Proposed upholstered furniture rule goes on and on.
CPSC's draft standard, eight years in the making, was presented to the Commissioners in October 2001. It featured a mandatory standard to reduce risk of injury from fires begun by "small open flames," i.e., lighters, candles, and matches.
Both government and industry participants in the process agreed that unsupervised children at play start the vast majority of such fires.
In June of last year, CPSC staff conducted a public meeting to allow all interested parties to submit information relating to the feasibility of the proposed mandatory standard.
Somewhere in all of this activity, the idea that industry might set its own standard has effectively been lost.
Following the 2002 meeting, CPSC's staff set about evaluating all the comments. Now, according to a CPSC document, the staff will produce a new updated upholstered furniture package for the Commission "later this year."
The package will present another revised draft standard.
The current draft standard is the consequence of CPSC's response to a petition by the National Association of State Fire Marshals (NASFM). The Commission considered NASFM's petition, denying it with respect to large open flame-ignited fires, and deferring action on cigarette-ignited fires.
But the Commission did issue an Advance Notice of Proposed Rulemaking (ANPR) on the small open flame performance standard. The proposed standard includes tests for seating areas and dust covers, relying heavily on the flame resistance of upholstery fabrics. As a result of work in the laboratory, CPSC staff decided that the use of Flame Retardant (FR) fabrics would be at least part of the answer. The draft standard was presented to the Commission in October 1997. In May 1998, CPSC held a public hearing on the issue.
After a congressionally mandated study by the National Academy of Sciences on the possible toxic effects of flame retardant chemicals, CPSC again revised the standard to allow the use of fire-blocking barrier fabrics (interliners) between the upholstery fabric and filling materials. This revision is included in the current (2001) package.
The thrust of the 2001 document was toward continuation of the rulemaking process with a Notice of Proposed Rulemaking (NPR). But the staff recommended yet another delay, so that the Commission could conduct yet another public meeting on the issue. The staff recommended denial of an NASFM petition calling for polyurethane foam labeling. A letter of denial was sent to NASFM in January of last year.
The regulatory package produced some concern from industry especially regarding the proposed complex and expensive mandatory test methods. CPSC staffs response was to develop alternative ways to reduce test frequency and sample sizes.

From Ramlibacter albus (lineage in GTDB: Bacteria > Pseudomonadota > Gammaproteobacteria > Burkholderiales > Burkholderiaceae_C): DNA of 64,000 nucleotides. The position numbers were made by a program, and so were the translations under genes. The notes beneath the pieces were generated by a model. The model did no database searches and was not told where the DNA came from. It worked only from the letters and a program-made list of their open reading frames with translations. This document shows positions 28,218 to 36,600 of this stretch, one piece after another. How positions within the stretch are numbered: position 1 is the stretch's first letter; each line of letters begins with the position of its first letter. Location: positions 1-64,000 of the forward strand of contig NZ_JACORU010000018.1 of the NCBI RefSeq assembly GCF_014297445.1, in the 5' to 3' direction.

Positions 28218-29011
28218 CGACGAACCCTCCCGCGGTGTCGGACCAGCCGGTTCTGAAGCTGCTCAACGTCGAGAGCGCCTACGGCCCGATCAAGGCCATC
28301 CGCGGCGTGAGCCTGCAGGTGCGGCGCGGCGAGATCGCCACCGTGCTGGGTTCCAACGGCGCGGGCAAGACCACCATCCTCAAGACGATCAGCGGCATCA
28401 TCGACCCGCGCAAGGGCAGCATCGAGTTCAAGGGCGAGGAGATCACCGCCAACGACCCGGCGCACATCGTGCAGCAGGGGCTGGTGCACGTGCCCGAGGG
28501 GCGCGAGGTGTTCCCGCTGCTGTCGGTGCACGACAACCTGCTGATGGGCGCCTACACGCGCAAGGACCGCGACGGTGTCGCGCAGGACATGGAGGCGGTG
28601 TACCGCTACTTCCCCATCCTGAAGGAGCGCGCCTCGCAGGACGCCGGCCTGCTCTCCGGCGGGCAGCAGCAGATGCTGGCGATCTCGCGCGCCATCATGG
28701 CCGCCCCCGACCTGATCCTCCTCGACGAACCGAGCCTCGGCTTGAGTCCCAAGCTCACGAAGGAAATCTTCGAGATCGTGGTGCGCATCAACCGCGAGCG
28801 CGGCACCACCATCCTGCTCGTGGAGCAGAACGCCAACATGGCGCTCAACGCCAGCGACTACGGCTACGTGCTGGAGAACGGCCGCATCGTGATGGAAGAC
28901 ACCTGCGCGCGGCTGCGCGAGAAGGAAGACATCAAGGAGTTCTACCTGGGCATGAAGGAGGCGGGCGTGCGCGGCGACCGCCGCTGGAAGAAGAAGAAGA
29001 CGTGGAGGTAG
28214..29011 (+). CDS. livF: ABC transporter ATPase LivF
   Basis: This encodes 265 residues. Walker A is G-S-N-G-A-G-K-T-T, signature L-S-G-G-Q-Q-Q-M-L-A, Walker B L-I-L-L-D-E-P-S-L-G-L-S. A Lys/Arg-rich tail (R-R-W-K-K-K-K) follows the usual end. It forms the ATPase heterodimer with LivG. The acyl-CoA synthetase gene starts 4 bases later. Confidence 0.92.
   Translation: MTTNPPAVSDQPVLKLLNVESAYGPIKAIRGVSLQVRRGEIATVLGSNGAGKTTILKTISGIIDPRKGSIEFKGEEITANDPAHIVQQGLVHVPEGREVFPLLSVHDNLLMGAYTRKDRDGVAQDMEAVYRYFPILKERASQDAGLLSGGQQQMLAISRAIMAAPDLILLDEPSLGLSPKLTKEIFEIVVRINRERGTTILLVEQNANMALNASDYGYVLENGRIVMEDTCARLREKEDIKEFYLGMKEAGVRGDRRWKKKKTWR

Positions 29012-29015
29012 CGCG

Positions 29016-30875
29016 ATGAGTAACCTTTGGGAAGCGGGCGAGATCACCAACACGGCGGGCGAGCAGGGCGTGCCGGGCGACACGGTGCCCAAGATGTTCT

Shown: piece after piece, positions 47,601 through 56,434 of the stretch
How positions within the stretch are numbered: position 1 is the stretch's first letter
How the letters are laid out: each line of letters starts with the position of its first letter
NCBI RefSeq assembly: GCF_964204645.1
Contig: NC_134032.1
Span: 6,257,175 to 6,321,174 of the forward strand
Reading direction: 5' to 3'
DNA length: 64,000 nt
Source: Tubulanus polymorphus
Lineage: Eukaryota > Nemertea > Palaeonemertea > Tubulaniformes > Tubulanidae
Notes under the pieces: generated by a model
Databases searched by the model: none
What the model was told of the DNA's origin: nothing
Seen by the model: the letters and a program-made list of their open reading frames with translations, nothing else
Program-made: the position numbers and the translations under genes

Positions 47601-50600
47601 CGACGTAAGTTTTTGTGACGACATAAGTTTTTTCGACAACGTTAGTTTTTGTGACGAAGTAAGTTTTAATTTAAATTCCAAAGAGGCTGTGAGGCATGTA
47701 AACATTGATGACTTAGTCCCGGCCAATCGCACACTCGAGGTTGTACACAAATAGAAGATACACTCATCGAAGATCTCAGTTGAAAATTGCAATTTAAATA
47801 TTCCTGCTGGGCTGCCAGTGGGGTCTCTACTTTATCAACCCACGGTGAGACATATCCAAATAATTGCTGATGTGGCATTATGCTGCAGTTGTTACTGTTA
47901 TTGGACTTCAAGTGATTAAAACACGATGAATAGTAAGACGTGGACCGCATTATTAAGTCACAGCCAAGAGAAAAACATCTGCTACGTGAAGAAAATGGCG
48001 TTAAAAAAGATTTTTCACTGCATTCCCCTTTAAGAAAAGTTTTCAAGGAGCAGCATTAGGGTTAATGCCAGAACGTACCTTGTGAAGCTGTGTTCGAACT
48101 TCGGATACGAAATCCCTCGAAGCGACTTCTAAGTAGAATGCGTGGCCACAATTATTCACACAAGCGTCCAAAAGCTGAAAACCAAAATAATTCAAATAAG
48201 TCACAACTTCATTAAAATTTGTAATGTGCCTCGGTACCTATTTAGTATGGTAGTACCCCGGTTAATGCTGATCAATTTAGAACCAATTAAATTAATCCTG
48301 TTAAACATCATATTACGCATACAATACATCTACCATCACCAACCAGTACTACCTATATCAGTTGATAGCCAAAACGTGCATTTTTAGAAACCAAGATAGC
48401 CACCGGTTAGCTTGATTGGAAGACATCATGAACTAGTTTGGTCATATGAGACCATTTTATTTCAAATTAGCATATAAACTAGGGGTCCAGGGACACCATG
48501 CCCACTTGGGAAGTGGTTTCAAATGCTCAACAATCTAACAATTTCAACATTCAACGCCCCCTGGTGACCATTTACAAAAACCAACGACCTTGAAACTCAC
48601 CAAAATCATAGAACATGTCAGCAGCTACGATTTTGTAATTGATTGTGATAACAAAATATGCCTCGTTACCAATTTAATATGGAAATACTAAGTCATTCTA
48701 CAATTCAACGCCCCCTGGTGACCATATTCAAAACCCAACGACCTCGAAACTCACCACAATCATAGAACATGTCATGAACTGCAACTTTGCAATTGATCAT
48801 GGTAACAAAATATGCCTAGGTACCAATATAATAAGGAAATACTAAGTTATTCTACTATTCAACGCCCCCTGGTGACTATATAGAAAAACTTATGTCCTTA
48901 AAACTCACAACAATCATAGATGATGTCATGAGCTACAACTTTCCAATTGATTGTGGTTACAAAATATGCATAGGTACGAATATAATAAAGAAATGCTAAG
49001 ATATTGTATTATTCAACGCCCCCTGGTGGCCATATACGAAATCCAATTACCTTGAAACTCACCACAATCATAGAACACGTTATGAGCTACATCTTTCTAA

While CPSC has been working on this proposed regulation for more than eight years, two states, California and New York, have been developing their own regulations. California is the only state to have comprehensive regulations in place on the flammability of upholstered furniture for consumer use. That state is updating its standard (Technical Bulletin 117) to make it more stringent. New York will soon have its own regulations addressing cigarette ignition of furniture.
At this time industry feels more threatened by the demands of the California standard than by a possible federal standard. The industrys response has been to work for a less onerous federal standard that would preempt state standards.
CPSC staff says it is also working with the Environmental Protection Agency (EPA) to develop a possible Significant New Use Rule (SNUR) designed to cover FR chemicals that might be used to meet any CPSC flammability standard.
After reviewing industry's comments in the June 2002 meeting, CPSC's staff recommendation, according to a new report, will be basically unchanged.
"The planned refinements to the staffs draft small open flame standard as a result of the June 2002 public meeting comments are relatively minor," (17) the report states.
CPSC's upholstered furniture project has so far produced tons of paperwork, thousands of hours of work and study, and lots of income for industry consultants. Still, the major cause of injuries from upholstered furniture fires, unsupervised fire play by young children, has continued to baffle regulators.
(17) "Upholstered Furniture Flammability: Analysis of Comments from The CPSC' Staff's June 2002 Public Meeting," February 2003, U.S. Consumer Product Safety Commission, Bethesda, MD.
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|Date:||Mar 1, 2003|
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